Methods and Tools

In my years of fiction writing I’ve tried many different methods for coming up words and making a record of them, everything from writing in pencil on legal pads, to writing with a fountain pen on plain white paper, to some old Atari ST word processor, to Wordperfect for DOS, to Word for Windows, then Word for Mac, WriteRoom and assorted other minimal text editors, and finally Scrivener.

I’m actually quite happy working in Scrivener, which is an integrated outlining, organizing, composing and editing application for Mac OSX, in case you haven’t heard of it. Find out more here, at the Scrivener page on the Literature and Latte developer page. But even though I feel as comfortable with Scrivener as with anything else I’ve ever used, I’ve been toying with the idea of trying to dictate some first drafts sections as a way of capturing a different sort of voice (in the writing voice sense, not the spoken voice).

This made me think about all the different possibilities for writing methods and tools, and I decided to undertake a sort of game or experiment. I have several short story ideas pending, ready to draft fairly soon, and ordinarily I’d draft a new one approximately every month, which is about the rate I finalize stories and send them out. I decided I’m going to try to draft one new story per week this month, using a different method and different tools for each.

The four plans are:

1. longhand on plain paper, working from a normal (for me) moderately-developed outline and basic character sketches

2. voice dictation only, working from an extra-detailed outline — more of a move-by-move synopsis, halfway to story form really

3. draft in Writeroom, a distraction free text editor, in case you didn’t know — web site here — using a normal outline and character plan

4. create a story using my usual workflow in Scrivener, using corkboard planning layout, outlining, character notes, and drafting each scene in a separate file

Saturday I began round one and started drafting using a regular old pen and clipboard and paper, just like the old times. Everything went very well at first, when I was full of energy and knew exactly where I was going. I wrote about 2500 words in just a few hours, which is pretty good for me.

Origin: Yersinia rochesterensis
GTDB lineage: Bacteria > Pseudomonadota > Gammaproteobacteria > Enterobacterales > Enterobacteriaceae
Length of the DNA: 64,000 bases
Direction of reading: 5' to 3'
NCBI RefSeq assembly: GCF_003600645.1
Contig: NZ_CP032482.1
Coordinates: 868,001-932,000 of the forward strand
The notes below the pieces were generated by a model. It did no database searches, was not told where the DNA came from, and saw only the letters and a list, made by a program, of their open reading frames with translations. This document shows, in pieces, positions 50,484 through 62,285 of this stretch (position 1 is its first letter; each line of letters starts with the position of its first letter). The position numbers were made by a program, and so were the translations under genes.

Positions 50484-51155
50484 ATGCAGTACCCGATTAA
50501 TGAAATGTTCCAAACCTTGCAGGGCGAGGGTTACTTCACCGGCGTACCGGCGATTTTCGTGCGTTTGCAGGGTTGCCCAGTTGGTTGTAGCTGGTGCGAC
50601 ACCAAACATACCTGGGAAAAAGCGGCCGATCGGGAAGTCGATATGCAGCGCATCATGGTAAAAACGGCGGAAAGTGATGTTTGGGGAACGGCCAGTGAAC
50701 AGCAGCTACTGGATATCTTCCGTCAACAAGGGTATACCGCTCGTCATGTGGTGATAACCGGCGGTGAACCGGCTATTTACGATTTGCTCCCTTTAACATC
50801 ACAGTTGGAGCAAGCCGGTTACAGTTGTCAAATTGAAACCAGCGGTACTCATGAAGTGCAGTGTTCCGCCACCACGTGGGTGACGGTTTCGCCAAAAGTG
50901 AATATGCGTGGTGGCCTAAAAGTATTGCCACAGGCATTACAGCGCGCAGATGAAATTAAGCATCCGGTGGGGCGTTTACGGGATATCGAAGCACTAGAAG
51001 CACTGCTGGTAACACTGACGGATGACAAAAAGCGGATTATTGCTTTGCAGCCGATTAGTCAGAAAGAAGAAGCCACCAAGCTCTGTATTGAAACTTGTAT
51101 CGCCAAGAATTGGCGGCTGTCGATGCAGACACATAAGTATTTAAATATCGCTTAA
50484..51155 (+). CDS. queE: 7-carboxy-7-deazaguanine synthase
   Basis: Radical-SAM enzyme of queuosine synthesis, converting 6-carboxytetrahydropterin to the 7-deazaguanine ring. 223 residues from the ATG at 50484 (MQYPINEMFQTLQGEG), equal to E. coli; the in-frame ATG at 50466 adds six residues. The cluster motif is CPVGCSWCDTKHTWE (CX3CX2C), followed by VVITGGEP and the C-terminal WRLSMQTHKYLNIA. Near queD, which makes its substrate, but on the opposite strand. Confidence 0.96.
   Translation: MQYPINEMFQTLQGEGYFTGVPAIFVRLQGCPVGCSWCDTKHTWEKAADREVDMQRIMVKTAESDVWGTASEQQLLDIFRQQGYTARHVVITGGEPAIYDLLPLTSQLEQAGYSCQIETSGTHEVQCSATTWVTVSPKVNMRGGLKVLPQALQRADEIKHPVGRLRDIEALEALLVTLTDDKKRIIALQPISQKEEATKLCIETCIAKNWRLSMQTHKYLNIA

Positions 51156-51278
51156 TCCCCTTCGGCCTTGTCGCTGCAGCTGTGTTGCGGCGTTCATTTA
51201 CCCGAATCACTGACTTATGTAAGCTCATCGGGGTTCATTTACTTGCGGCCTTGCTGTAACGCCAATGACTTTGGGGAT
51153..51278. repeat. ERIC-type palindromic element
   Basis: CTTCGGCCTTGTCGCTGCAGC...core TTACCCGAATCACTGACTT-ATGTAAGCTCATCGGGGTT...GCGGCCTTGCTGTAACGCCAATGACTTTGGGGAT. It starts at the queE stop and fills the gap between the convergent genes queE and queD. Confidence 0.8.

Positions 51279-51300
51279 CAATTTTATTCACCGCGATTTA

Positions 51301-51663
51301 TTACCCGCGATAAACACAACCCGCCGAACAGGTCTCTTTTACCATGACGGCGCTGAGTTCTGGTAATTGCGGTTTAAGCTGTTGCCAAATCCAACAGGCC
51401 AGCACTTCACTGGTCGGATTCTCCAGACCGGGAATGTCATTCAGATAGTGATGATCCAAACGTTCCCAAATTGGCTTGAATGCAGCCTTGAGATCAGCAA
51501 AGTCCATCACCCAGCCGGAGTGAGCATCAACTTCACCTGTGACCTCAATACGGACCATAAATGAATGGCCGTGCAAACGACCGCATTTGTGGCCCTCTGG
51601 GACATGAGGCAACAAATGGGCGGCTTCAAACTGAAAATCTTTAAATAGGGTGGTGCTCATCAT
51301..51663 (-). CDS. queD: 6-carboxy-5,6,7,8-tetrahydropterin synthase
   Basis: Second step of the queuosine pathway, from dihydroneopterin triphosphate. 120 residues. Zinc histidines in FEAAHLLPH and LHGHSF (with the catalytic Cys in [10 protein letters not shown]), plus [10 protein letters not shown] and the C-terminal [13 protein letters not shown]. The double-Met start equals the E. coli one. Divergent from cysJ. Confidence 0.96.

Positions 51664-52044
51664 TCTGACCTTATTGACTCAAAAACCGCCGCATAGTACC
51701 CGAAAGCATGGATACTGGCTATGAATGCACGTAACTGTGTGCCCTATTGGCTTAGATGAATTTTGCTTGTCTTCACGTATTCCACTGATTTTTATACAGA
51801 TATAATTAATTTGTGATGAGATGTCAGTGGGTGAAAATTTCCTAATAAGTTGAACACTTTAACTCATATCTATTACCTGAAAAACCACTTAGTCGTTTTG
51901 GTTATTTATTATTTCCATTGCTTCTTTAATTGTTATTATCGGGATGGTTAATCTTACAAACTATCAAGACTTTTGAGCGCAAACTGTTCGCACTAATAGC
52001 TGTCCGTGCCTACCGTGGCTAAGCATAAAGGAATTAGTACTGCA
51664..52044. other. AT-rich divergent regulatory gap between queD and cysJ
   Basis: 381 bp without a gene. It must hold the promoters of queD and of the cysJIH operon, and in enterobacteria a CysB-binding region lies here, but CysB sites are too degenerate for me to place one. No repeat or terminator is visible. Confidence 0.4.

I encountered a problem when I began to doubt my outline, and wanted to take the story in a slightly different direction. For some reason, faced with nothing but blank pages ahead of me, I had an unusual sense of uncertainty about forging off in a new direction. It was difficult to sort back through the handwritten scribbles on a dozen or so sheets of paper, enough to get a good sense that I was really correct about my intuition. In other words, I began to doubt myself, to freeze up and have a difficult time figuring out which road to take. It’s possible this reflects a weakness in my outline or the story concept, but I don’t think so. I think the truth is that the breezy confidence I usually feel when I’m laying out a first draft depends to a large degree on the markers I’ve layed out for myself, not only showing the way ahead but also letting me figure out, at a quick backward glance where I’ve just come from.

So, I’m about 2/3 of the way through this story after a few hours work on Saturday and another frustrating hour’s stab at it on Sunday and again this morning, and I’ve already decided round one has taught me all I need to know. I typed in my fifteen longhand pages earlier, and as soon as I finish this blog post, I’m going to create a new Scrivener document and finish this story in there.

When that’s through, I’ll continue with rounds two, three and four, but at this point what I’ve learned is that writing longhand makes me feel adrift, and lost without any point of reference. It’s weird, because I’ve written thousands of pages of first draft that way in my twenties, but that’s where I am now. I’ll retreat to Scrivener, break this baby into scene bits and re-assess whether one bit of bad news happens to character A mid-way, or at the very beginning, and that will determine how character A and character B treat each other up to that point.

Fun stuff, actually. I’ll report back later one once I’ve had a chance to try some other tricks.

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